Letters

Letters 08-31-2015

Inalienable Rights This is a response to the “No More State Theatre” in your August 24th edition. I think I will not be the only response to this pathetic and narrow-minded letter that seems rather out of place in the northern Michigan that I know. To think we will not be getting your 25 cents for the movie you refused to see, but more importantly we will be without your “two cents” on your thoughts of a marriage at the State Theatre...

Enthusiastically Democratic Since I was one of the approximately 160 people present at when Senator Debbie Stabenow spoke on August 14 in Charlevoix, I was surprised to read in a letter to Northern Express that there was a “rather muted” response to Debbie’s announcement that she has endorsed Hillary Clinton for president...

Not Hurting I surely think the State Theatre will survive not having the homophobic presence of Colleen Smith and her family attend any matinees. I think “Ms.” Smith might also want to make sure that any medical personnel, bank staff, grocery store staff, waiters and/or waitress, etc. are not homosexual before accepting any service or product from them...

Stay Home I did not know whether to laugh or cry when I read the letter of the extremely homophobic, “disgusted” writer. She now refuses to patronize the State Theatre because she evidently feels that its confines have been poisoned by the gay wedding ceremony held there...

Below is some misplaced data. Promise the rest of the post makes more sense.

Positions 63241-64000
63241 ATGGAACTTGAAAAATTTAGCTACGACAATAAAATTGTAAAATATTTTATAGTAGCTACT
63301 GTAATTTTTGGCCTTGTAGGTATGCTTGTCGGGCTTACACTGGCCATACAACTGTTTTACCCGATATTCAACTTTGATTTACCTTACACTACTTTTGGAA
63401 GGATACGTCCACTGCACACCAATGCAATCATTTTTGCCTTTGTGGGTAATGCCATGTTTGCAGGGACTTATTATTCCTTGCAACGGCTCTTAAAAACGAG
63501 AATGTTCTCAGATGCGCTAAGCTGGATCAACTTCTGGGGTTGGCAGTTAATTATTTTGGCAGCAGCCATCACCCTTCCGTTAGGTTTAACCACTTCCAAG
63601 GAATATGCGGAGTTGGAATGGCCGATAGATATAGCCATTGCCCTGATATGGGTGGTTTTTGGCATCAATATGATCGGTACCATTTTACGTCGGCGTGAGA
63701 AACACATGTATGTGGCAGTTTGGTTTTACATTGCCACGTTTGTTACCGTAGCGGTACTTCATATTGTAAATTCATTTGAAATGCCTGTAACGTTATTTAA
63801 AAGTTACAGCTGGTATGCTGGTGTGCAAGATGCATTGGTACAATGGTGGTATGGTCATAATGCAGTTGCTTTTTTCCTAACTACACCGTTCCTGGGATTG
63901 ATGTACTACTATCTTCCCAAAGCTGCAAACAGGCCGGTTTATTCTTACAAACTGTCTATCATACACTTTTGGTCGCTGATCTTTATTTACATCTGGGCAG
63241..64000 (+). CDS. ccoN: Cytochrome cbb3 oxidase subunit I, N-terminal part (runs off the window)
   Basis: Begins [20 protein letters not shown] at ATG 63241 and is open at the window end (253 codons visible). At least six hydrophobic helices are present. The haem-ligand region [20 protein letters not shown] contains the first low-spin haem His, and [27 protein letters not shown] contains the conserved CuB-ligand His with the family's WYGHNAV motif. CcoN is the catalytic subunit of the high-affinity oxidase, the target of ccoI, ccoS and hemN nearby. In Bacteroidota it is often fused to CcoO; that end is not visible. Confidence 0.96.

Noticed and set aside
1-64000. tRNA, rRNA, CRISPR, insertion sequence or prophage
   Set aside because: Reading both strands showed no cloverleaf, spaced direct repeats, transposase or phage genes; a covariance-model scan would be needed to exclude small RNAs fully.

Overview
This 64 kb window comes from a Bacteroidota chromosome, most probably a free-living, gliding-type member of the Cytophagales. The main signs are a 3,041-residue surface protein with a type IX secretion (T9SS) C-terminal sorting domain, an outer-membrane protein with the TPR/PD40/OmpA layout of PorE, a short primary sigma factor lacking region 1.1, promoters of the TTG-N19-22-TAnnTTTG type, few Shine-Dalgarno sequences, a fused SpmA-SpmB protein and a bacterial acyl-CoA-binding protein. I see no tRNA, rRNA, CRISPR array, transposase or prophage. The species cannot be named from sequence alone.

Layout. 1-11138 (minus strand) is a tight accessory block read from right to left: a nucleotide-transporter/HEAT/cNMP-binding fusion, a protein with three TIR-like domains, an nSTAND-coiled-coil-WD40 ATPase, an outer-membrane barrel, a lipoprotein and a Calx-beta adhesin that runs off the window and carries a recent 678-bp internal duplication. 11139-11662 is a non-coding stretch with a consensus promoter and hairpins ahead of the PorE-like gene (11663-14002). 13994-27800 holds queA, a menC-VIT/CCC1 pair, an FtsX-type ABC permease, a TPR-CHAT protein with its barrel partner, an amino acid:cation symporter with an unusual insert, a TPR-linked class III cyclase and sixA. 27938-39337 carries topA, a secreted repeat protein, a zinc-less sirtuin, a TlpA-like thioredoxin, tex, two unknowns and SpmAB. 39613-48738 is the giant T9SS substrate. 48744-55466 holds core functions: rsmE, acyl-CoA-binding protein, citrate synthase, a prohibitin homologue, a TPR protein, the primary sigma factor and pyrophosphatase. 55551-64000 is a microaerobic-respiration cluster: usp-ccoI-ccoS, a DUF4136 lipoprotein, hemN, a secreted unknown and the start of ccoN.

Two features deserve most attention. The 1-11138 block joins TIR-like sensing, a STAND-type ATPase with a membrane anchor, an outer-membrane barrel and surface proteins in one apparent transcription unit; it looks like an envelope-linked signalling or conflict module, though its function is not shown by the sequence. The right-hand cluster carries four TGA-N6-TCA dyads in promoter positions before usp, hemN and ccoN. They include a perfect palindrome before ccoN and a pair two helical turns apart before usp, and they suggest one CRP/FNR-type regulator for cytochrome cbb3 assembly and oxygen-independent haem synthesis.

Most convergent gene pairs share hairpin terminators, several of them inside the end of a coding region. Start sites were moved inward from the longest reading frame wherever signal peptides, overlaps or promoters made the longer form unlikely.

Keep Away In response to Colleen Smith of Cadillac who refused to bring her family to the State Theatre because there was a gay wedding there: Keep your 25 cents and your family out of Traverse City...

Celebrating Moore And A Theatre I was 10 years old when I had the privilege to see my first film at the State Theatre. I will never forget that experience. The screen was almost the size of my bedroom I shared with my older sister. The bursting sounds made me believe I was part of the film...

Outdated Thinking This letter is in response to Colleen Smith. She made public her choice to no longer go to the State Theater due to the fact that “some homosexuals” got married there. I’m not outraged by her choice; we don’t need any more hateful, self-righteous bigots in our town. She can keep her 25 cents...

Mackinac Pipeline Must Be Shut Down Crude oil flowing through Enbridge’s 60-yearold pipeline beneath the Mackinac Straits and the largest collection of fresh water on the planet should be a serious concern for every resident of the USA and Canada. Enbridge has a very “accident” prone track record...

Your Rights To Colleen, who wrote about the State Theatre: Let me thank you for sharing your views; I think most of us are well in support of the first amendment, because as you know- it gives everyone the opportunity to express their opinions. I also wanted to thank Northern Express for not shutting down these types of letters right at the source but rather giving the community a platform for education...

No Role Model [Fascinating Person from last week’s issue] Jada quoted: “I want to be a role model for girls who are interested in being in the outdoors.” I enjoy being in the outdoors, but I don’t want to kill animals for trophy...

Home · Articles · News · Art · A certain irony for jeweler Alice...
. . . .

A certain irony for jeweler Alice Landis

Priscilla Miller - August 18th, 2008